The way that we test for, diagnose, treat, and manage disease is entering a new era. Routine testing is moving closer to the consumer – and away from the inefficient and expensive centralized lab model of yesterday. Accuracy no longer needs to be sacrificed for convenience or speed, as the new generation of point-of-care (POC) tests can achieve comparable results to lab-based testing at a fraction of the cost. And beyond convenience, POC tests can deliver upon the promise of value-based care by improving workflow efficiency and increasing cost-effectiveness. Let’s take a closer look at each of these non-negotiables for POC diagnostics.
Quality comes first and cannot be compromised for any reason. POC tests need to undergo rigorous scientific verification and independent evaluations in clinical laboratories to demonstrate accurate and precise results. To close the gap for routine wellness tests, it’s critical for benchtop diagnostics to demonstrate comparable sensitivity and specificity levels with centralized lab machines. Lab-accurate POC test results will ensure that patients can focus on the treatment plan recommended by providers, rather than worrying about whether or not their results were reliable.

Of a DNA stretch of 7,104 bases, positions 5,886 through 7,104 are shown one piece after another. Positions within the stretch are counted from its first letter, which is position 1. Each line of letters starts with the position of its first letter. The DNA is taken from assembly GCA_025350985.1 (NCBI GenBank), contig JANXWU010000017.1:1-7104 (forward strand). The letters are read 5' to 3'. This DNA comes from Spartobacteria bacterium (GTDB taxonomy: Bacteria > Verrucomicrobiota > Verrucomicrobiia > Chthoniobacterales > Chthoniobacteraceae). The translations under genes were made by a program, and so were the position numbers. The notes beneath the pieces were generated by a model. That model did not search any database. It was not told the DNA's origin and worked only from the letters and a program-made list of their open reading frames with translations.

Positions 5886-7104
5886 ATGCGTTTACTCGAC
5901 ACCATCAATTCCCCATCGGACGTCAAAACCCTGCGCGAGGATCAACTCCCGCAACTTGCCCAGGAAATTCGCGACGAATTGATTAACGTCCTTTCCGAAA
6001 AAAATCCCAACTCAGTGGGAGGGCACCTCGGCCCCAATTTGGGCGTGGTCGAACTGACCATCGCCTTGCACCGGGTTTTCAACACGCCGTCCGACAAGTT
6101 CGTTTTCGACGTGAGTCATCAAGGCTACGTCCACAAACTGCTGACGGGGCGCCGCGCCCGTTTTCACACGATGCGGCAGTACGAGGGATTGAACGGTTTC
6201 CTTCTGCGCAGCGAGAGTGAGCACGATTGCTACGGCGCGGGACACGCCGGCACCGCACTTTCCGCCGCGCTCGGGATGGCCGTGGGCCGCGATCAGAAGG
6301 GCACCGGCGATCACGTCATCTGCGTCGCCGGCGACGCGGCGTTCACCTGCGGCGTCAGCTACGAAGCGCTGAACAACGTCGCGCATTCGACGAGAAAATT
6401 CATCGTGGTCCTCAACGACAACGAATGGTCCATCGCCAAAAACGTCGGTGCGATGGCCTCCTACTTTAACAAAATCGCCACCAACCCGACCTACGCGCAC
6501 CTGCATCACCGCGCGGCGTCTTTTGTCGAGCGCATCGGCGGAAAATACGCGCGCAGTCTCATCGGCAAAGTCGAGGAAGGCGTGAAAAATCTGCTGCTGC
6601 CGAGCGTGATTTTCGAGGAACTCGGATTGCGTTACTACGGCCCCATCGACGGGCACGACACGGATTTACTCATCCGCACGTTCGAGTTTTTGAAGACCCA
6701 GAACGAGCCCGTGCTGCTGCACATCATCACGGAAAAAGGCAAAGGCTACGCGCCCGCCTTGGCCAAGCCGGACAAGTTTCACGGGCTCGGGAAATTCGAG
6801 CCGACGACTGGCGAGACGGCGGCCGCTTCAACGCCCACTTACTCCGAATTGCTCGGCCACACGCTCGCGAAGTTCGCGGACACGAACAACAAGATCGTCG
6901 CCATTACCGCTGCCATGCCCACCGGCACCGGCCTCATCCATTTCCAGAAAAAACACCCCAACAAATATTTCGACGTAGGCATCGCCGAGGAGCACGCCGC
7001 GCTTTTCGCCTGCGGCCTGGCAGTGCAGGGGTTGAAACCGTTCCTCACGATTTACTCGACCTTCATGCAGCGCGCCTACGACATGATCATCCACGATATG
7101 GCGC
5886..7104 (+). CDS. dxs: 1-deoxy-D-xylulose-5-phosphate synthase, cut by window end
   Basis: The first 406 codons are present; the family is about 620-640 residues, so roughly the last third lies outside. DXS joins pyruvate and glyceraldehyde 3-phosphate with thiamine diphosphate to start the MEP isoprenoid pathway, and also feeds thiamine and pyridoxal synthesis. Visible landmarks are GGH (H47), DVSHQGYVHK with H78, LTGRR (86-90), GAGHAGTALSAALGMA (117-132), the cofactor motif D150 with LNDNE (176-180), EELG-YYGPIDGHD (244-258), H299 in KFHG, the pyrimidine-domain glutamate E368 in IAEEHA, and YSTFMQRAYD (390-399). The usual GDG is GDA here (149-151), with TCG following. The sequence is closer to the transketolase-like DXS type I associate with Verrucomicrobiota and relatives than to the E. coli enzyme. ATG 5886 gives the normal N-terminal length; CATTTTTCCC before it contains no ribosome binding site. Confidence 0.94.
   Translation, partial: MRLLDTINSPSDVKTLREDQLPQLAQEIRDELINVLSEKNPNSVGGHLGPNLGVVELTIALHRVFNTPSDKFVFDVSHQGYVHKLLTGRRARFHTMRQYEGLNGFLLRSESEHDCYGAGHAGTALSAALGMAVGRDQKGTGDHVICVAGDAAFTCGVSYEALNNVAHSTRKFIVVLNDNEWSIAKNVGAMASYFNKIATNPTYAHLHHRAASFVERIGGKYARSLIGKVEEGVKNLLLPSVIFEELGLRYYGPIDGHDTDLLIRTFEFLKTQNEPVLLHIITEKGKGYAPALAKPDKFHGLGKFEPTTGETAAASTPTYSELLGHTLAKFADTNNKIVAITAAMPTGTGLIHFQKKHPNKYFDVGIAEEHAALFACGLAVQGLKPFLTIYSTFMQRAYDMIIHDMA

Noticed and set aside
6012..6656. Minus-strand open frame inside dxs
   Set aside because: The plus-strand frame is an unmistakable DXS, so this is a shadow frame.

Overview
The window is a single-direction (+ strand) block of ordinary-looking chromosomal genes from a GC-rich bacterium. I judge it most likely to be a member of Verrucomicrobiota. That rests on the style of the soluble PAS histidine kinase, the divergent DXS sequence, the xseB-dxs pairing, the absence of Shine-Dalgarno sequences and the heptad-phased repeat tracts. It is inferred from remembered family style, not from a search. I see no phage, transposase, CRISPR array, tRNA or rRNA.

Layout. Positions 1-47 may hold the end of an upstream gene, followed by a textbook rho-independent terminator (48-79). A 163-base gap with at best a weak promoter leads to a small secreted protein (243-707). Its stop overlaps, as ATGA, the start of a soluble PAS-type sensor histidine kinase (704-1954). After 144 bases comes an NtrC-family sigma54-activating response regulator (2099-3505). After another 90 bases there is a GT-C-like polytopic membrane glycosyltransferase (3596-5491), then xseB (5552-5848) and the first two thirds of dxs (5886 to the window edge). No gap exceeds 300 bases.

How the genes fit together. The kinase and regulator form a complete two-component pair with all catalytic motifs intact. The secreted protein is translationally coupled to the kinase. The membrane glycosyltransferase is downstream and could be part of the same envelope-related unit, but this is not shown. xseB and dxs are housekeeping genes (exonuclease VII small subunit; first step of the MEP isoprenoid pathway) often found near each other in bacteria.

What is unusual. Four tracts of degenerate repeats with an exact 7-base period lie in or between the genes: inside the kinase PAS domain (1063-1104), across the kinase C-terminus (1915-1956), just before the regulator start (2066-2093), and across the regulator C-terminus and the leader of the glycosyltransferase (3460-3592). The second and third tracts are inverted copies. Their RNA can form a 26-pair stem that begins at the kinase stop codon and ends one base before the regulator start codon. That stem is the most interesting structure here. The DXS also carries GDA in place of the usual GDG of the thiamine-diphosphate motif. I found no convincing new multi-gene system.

Consumers expect convenience across all areas of their lives – and healthcare is no exception. In a 2019 NRC Health survey of over 223,000 healthcare consumers, 51% indicated that convenience and access to care are the most important factors in their decision-making process – ahead of insurance coverage (46%), doctor/nurse conduct (44%), brand reputation (40%), and quality of care (35%).
By moving blood testing closer to where people live and work, we can significantly reduce the wait time for patients to receive their results. When we make it easier for consumers to access their health information, we also make it easier for them to become empowered partners in their health and wellness journeys. In turn, activated patients are more likely to engage in preventive care and healthy behaviors – and ultimately, experience better health outcomes across metrics such as blood pressure, cholesterol, BMI, and hemoglobin A1c.